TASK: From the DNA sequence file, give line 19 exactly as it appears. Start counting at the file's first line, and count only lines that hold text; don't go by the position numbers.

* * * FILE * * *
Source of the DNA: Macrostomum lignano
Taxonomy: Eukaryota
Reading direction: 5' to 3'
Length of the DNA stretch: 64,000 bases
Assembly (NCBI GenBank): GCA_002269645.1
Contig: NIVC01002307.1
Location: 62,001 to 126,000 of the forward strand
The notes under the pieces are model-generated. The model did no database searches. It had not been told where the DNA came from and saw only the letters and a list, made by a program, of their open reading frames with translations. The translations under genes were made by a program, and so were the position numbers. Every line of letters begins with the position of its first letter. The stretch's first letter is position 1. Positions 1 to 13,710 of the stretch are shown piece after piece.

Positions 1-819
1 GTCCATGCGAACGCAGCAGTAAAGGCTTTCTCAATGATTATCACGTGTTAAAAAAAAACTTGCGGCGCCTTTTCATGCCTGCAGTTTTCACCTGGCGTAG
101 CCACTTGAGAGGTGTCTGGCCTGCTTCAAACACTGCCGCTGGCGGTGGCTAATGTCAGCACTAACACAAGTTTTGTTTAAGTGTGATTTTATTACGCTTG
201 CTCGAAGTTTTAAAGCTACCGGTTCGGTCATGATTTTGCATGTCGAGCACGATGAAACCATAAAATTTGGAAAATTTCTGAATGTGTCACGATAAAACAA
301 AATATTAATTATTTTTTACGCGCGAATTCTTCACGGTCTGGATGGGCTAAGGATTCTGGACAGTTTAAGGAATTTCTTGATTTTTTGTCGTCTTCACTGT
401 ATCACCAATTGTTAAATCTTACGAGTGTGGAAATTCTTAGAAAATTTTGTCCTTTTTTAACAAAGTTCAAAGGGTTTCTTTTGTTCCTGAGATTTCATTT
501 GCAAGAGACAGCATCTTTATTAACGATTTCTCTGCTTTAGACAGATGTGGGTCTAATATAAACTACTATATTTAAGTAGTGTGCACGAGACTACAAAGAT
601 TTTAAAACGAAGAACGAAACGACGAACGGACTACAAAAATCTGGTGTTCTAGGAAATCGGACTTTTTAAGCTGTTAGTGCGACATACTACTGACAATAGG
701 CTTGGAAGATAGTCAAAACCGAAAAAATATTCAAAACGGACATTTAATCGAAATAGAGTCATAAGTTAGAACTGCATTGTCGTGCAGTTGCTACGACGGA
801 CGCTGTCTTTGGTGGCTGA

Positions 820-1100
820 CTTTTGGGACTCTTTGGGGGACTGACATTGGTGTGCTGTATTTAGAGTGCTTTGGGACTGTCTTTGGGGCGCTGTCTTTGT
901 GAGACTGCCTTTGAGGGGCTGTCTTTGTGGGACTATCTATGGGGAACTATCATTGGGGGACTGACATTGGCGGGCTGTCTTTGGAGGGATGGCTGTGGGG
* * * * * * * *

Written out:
Positions 820-1100